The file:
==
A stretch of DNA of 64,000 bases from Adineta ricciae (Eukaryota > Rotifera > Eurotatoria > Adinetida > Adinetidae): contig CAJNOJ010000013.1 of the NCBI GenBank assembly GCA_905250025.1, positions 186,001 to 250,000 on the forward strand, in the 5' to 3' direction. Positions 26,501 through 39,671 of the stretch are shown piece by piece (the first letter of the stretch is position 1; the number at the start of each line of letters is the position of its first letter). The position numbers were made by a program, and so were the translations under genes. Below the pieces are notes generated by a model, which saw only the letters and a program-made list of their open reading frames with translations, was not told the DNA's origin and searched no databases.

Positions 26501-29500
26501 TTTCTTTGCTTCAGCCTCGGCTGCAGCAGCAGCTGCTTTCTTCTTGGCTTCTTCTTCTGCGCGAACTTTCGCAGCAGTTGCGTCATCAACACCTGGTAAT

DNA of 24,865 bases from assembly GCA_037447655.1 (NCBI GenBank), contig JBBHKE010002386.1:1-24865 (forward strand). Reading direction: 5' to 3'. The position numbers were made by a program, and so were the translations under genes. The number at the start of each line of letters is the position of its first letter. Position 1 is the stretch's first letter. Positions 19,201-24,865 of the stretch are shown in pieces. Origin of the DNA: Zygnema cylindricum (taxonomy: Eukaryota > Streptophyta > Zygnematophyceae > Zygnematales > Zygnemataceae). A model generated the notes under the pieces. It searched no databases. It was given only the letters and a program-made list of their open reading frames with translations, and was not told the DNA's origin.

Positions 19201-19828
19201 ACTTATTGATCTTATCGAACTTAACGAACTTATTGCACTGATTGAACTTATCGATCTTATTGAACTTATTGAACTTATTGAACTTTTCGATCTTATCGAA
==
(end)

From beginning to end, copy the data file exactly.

A stretch of DNA of 64,000 bases from Adineta ricciae (Eukaryota > Rotifera > Eurotatoria > Adinetida > Adinetidae): contig CAJNOJ010000013.1 of the NCBI GenBank assembly GCA_905250025.1, positions 186,001 to 250,000 on the forward strand, in the 5' to 3' direction. Positions 26,501 through 39,671 of the stretch are shown piece by piece (the first letter of the stretch is position 1; the number at the start of each line of letters is the position of its first letter). The position numbers were made by a program, and so were the translations under genes. Below the pieces are notes generated by a model, which saw only the letters and a program-made list of their open reading frames with translations, was not told the DNA's origin and searched no databases.

Positions 26501-29500
26501 TTTCTTTGCTTCAGCCTCGGCTGCAGCAGCAGCTGCTTTCTTCTTGGCTTCTTCTTCTGCGCGAACTTTCGCAGCAGTTGCGTCATCAACACCTGGTAAT

DNA of 24,865 bases from assembly GCA_037447655.1 (NCBI GenBank), contig JBBHKE010002386.1:1-24865 (forward strand). Reading direction: 5' to 3'. The position numbers were made by a program, and so were the translations under genes. The number at the start of each line of letters is the position of its first letter. Position 1 is the stretch's first letter. Positions 19,201-24,865 of the stretch are shown in pieces. Origin of the DNA: Zygnema cylindricum (taxonomy: Eukaryota > Streptophyta > Zygnematophyceae > Zygnematales > Zygnemataceae). A model generated the notes under the pieces. It searched no databases. It was given only the letters and a program-made list of their open reading frames with translations, and was not told the DNA's origin.

Positions 19201-19828
19201 ACTTATTGATCTTATCGAACTTAACGAACTTATTGCACTGATTGAACTTATCGATCTTATTGAACTTATTGAACTTATTGAACTTTTCGATCTTATCGAA